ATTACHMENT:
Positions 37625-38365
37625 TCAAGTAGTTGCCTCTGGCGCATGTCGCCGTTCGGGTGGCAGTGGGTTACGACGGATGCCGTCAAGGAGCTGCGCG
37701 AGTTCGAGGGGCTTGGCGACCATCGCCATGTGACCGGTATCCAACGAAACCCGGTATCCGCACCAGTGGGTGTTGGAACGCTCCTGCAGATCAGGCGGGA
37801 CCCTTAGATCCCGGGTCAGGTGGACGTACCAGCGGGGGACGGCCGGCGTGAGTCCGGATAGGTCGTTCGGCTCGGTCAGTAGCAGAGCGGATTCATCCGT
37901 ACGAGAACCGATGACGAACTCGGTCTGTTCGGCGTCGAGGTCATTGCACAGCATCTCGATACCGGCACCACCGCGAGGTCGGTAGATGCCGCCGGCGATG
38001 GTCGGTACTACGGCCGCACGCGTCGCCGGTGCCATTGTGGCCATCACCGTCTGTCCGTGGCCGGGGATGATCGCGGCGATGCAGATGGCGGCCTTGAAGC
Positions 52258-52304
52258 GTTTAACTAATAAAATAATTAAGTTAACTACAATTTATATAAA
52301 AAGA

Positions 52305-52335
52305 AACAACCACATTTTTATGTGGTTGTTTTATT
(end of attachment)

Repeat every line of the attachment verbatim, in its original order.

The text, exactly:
Positions 37625-38365
37625 TCAAGTAGTTGCCTCTGGCGCATGTCGCCGTTCGGGTGGCAGTGGGTTACGACGGATGCCGTCAAGGAGCTGCGCG
37701 AGTTCGAGGGGCTTGGCGACCATCGCCATGTGACCGGTATCCAACGAAACCCGGTATCCGCACCAGTGGGTGTTGGAACGCTCCTGCAGATCAGGCGGGA
37801 CCCTTAGATCCCGGGTCAGGTGGACGTACCAGCGGGGGACGGCCGGCGTGAGTCCGGATAGGTCGTTCGGCTCGGTCAGTAGCAGAGCGGATTCATCCGT
37901 ACGAGAACCGATGACGAACTCGGTCTGTTCGGCGTCGAGGTCATTGCACAGCATCTCGATACCGGCACCACCGCGAGGTCGGTAGATGCCGCCGGCGATG
38001 GTCGGTACTACGGCCGCACGCGTCGCCGGTGCCATTGTGGCCATCACCGTCTGTCCGTGGCCGGGGATGATCGCGGCGATGCAGATGGCGGCCTTGAAGC
Positions 52258-52304
52258 GTTTAACTAATAAAATAATTAAGTTAACTACAATTTATATAAA
52301 AAGA

Positions 52305-52335
52305 AACAACCACATTTTTATGTGGTTGTTTTATT